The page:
Exmoor is fabulous for walking. Here are a few more walks in and around the National Park that we’ve discovered recently. These are all quite short (but could easily be incorporated into a longer walk). If you’re staying at Exmoor House, you wouldn’t need to use a car to get to the start point of most of them (see below).
There’s an entrance to Kennisham Hill Woods at Goosemoor, not far from Wheddon Cross. We did a four mile walk that also takes in Colly and Lype Hills, with great views across the Brendon Hills and towards the Bristol Channel. The walk passes through Forestry Commission woodland, beech woods and farmland as well as open hills. Lype Hill is invariably windy, so you will certainly get some fresh air.
This is the hill with the folly on top, visible from Dunster and the area around (in fact, sometimes people think the folly is actually Dunster Castle – an easy mistake to make if you haven’t yet seen the castle itself). We went via the Butter Cross and the community orchard going up the hill via the more meandering and less steep route, coming down by a more direct (steeper!) path into the village. There are some fabulous views of Dunster, its surrounding countryside and the Somerset coastline and you pass through a mixture of woodland. The name Conygar, in case you were wondering, indicates that this is where rabbits were bred for eating.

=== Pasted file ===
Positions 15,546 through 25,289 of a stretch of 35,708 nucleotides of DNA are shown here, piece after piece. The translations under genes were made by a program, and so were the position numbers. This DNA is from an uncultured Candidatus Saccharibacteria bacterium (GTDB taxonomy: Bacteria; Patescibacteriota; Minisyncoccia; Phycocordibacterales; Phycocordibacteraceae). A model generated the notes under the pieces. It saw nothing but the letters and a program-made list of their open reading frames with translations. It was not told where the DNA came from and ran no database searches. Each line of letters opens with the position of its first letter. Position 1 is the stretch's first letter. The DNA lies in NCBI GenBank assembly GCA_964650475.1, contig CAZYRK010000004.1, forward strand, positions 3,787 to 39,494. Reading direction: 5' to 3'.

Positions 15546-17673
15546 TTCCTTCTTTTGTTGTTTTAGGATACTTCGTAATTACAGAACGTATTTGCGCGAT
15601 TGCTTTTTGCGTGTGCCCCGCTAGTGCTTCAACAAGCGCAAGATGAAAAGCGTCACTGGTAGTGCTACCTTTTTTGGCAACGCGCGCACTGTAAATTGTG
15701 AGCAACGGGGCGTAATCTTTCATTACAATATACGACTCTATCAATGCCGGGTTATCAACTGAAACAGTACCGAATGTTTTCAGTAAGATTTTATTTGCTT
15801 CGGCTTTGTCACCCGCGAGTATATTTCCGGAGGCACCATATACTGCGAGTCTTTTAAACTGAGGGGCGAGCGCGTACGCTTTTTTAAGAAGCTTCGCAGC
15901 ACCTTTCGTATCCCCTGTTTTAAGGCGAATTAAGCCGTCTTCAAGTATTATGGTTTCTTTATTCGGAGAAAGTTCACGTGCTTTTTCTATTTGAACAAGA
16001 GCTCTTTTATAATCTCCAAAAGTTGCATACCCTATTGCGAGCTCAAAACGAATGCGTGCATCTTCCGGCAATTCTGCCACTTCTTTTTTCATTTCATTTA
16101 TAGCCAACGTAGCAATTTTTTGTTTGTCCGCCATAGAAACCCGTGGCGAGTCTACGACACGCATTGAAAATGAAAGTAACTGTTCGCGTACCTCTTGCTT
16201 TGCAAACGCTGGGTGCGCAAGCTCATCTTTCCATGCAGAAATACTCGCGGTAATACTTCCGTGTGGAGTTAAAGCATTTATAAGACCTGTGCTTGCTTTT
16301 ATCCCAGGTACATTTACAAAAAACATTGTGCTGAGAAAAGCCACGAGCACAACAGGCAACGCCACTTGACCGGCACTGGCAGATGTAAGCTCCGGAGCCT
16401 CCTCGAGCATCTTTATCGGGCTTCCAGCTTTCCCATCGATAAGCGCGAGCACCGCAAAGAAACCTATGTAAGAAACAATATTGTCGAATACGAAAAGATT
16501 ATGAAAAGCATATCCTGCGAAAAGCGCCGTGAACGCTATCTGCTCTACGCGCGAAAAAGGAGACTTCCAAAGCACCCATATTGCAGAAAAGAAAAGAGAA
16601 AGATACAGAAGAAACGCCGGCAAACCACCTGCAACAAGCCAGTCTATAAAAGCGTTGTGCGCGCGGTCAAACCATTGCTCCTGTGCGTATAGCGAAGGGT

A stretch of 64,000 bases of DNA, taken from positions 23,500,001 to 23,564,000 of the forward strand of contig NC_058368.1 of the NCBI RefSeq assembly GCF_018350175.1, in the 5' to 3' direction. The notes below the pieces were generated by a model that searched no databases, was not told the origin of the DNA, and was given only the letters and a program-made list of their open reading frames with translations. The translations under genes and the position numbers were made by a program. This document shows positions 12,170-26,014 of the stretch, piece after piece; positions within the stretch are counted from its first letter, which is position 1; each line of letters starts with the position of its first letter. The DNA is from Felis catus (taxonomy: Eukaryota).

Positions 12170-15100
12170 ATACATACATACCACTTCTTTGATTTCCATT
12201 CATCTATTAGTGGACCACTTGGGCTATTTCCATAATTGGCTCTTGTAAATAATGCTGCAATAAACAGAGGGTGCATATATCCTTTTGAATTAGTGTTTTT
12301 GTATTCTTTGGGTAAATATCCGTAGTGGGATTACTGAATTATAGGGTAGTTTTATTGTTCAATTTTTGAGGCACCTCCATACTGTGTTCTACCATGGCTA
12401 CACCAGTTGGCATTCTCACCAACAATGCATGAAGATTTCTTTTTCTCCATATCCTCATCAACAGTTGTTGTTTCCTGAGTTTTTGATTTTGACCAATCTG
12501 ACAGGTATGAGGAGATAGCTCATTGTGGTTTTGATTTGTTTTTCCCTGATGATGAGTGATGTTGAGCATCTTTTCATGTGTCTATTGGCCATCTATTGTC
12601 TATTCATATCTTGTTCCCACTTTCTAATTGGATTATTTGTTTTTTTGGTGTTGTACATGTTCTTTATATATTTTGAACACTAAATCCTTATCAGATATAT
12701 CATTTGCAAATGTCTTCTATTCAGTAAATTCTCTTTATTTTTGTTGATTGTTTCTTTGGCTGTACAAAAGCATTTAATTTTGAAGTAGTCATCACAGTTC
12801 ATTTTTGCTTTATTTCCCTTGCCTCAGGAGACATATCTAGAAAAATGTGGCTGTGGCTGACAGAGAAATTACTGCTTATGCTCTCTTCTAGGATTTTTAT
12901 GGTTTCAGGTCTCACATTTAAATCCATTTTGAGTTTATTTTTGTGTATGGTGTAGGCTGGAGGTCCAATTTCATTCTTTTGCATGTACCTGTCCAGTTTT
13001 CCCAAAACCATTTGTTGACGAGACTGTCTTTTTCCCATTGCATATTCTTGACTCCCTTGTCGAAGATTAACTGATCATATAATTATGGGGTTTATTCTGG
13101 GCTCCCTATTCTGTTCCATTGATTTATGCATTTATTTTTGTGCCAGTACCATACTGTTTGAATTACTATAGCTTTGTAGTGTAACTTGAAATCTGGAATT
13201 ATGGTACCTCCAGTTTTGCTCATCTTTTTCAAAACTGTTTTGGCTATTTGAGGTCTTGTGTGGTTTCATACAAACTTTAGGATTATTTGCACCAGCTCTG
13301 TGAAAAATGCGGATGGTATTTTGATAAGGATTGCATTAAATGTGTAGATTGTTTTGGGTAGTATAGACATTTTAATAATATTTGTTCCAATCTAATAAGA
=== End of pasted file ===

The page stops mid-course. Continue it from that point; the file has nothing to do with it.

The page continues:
Old Mineral Line, Washford to Watchet
A more or less straight walk along part of the Old Mineral Line; only about two miles. We walked there and back, having a wander round Watchet before returning to Washford. On the way back we walked via the church, to visit St Decuman’s Holy Well - a mystical and peaceful spot - rejoining the Mineral Line route by Kentsford Farm. You could do this walk as part of a day out on the West Somerset Railway.
On the edge of the National Park, still in West Somerset, in part of the Brendon Hills. It’s a five mile walk round the reservoir; the terrain is fairly flat for much of the way although there are some up and down bits by the nature trail. I took loads of photos on the way round the lake – it’s all very picturesque. There is a lot of plantlife and birdlife to see, so it would be interesting to do this walk at various times of the year.
You could incorporate Kennisham on a walk from Exmoor House via the Coleridge Way. For the Conygar walk you can get the bus to Dunster from Wheddon Cross. The bus goes to Minehead too, where you can get the West Somerset Railway to Washford, Watchet and stations beyond. In fact, the Clatworthy walk is the only one for which you’d have to take a car, as the reservoir is in quite a remote area.